Once again, this is a product that is manufactured in the home country (in this case, Britain). The history is pretty interesting. Romney’s Kendal Mint Cakes were invented—or as the company puts it, “discovered”—in 1869, and, according to the company, they were used during the 1953 expedition to Everest. As the company’s promotional material puts it: “Sir Edmund Hillary and Sirdar Tensing ate this mint cake on top of Everest as they gazed at the countryside down below. Tensing also left some to appease his ‘gods’.”

I’m pretty sure the gods were pleased with their gift—I’d be!

What could be improved: Pretty much nothing. What can you say about a product that takes you from Mt. Everest to the Florida Everglades? The one thing I’d like to see is a U.S. distributor—we bought ours through Amazon, and they’re ridiculously expensive ($12 per cake).


Product: Tanka Bars

Tanka BarsWhy it’s great: Somewhat counterintuitively, getting enough to eat is often a problem on long trips. After the first day, your appetite pretty much vanishes—and you may also get various forms of indigestion that make eating unpleasant.

This is a problem for two reasons. Short-term, not eating depletes your energy (this is where the Kendal Mint Cakes are so effective—they’re easy to digest, and provide a great burst of energy with no crash.)

But longer-term, your body will begin devouring itself if you’re not taking in enough nutrients. While most of us are delighted to be burning our fat stores, we don’t want to lose the muscle we’ve carefully built up—and the body will burn protein if it has to.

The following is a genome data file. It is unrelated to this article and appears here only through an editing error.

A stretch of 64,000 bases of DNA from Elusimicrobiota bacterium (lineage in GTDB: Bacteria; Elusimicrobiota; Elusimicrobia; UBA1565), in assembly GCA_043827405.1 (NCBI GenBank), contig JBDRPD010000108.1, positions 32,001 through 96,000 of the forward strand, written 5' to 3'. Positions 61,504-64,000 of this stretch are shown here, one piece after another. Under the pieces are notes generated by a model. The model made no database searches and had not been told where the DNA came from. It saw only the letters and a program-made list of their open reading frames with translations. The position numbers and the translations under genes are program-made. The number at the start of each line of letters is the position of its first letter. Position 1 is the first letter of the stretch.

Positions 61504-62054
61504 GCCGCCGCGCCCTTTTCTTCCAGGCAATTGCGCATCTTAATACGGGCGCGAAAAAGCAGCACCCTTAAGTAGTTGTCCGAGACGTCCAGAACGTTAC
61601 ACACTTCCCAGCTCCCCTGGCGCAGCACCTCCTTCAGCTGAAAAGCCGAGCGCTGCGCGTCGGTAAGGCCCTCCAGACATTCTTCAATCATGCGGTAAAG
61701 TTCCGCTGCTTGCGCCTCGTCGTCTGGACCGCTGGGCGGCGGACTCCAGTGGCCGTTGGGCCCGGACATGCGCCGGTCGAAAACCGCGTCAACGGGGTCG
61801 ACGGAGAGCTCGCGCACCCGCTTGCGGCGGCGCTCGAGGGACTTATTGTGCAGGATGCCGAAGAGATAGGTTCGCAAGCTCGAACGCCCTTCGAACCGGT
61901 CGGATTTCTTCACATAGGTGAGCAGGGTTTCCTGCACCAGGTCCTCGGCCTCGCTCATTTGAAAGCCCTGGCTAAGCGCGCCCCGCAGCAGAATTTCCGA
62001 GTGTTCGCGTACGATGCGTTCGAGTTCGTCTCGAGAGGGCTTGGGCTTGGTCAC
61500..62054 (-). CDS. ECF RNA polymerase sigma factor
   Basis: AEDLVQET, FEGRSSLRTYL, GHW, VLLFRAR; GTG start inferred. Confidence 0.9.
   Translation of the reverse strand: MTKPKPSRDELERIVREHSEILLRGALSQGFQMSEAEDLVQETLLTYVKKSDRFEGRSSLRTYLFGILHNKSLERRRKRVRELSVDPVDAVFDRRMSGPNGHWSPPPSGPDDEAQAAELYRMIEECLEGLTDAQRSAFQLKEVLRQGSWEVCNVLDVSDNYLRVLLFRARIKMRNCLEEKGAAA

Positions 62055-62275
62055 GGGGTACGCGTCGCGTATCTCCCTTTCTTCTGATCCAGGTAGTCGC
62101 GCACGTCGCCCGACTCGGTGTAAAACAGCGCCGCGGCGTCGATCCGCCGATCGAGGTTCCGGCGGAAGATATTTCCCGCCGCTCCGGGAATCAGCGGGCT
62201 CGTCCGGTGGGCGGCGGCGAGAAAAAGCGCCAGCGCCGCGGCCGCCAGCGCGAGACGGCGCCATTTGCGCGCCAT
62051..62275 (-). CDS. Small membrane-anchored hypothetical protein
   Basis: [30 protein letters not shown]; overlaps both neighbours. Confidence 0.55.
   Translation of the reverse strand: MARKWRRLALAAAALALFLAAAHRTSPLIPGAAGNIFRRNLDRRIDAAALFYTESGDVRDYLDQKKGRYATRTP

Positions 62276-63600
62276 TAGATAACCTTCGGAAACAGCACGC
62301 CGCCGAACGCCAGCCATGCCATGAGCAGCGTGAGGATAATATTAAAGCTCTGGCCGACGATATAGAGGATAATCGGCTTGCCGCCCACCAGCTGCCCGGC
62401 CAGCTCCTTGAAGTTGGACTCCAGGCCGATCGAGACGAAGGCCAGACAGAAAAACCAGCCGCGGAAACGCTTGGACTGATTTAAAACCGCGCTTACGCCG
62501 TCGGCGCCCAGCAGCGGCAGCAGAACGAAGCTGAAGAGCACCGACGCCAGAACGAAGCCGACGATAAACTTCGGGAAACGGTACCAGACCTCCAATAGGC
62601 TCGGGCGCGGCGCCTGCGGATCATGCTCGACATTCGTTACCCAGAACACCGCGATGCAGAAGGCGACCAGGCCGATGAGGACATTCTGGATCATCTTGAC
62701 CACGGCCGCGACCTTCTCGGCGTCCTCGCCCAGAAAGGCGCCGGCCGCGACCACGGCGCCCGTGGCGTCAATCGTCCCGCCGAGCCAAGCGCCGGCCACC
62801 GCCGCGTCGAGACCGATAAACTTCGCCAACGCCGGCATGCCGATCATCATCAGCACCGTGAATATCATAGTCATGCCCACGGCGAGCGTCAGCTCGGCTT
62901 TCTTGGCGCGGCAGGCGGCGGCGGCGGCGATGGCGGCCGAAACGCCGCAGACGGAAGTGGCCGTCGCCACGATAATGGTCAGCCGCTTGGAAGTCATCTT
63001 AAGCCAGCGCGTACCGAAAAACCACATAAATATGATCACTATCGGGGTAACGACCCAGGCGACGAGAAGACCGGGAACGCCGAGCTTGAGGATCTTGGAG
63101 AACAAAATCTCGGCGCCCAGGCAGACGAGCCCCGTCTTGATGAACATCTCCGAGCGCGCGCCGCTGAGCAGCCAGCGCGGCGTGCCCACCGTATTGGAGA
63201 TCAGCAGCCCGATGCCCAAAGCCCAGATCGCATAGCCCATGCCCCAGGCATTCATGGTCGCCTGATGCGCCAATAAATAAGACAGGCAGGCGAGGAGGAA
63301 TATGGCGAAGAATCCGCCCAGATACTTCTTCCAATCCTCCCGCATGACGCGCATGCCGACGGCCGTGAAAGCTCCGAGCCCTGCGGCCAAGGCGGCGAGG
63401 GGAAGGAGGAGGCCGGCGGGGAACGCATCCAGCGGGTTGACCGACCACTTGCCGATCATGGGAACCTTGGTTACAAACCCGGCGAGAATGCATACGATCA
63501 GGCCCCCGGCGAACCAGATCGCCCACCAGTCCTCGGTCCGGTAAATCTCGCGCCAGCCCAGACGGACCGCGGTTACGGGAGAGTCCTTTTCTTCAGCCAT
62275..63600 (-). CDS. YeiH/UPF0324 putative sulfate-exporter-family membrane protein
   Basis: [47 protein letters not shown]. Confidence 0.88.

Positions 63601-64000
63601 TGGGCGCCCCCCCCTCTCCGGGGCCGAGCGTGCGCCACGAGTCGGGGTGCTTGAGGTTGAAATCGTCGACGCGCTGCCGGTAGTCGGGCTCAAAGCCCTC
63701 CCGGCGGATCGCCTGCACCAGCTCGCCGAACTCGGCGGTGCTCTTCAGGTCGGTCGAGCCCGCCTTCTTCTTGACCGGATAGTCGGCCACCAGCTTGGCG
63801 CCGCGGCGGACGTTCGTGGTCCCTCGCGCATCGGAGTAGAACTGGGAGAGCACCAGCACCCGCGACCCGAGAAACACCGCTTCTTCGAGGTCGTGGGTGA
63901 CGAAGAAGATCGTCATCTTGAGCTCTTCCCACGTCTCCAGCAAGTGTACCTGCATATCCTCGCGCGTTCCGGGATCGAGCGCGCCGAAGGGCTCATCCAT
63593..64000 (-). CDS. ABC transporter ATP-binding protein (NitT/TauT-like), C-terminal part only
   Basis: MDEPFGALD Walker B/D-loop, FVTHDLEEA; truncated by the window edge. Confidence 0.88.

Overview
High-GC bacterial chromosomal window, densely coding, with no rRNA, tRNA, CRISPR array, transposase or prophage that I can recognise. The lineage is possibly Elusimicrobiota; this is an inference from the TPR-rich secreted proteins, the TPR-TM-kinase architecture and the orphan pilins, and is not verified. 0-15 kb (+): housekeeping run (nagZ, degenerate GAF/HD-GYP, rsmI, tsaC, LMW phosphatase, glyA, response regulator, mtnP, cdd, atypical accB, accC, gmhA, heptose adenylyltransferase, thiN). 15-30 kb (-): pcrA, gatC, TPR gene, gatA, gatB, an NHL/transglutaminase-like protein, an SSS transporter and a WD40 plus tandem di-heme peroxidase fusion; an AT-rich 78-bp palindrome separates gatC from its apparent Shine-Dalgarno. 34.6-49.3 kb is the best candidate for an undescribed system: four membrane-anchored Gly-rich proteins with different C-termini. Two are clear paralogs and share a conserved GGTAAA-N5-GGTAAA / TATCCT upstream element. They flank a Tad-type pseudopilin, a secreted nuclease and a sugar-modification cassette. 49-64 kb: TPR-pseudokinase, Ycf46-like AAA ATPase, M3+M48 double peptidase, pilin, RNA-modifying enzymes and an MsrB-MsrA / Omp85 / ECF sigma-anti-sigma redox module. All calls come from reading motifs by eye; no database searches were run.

Finding effective, healthy, easy-to-consume protein sources is difficult, though, particularly for warm-water paddling. Cheese melts and nuts are filling but relatively low in protein; sausages and pepperoni are tasty, but often contain too much salt and other chemicals; and while vacuum-packed fish (salmon and tuna) is cheap and tasty, it’s complicated to eat on the water. You need a knife to open it, and a fork to dish it out (unless you’re willing to drench yourself in fishy liquid as you attempt to pour it down your throat).

Enter Tanka Bars: Made from grass-fed bison by native Americans, these bars combine buffalo meat and dried berries without any added gluten or chemicals. They’re a great way to meet your protein requirements—and you’re supporting native Americans and the restoration of American buffalo at the same time. I found out about these tasty, protein-packed snacks from a colleague whose wife is native American—and I’m really, really glad I did.

That said, I have to admit I liked the idea of the Tanka Bars somewhat more than the reality. The real issue, as I’ll describe below, is the packaging—I think the Tanka people can use a little more work there.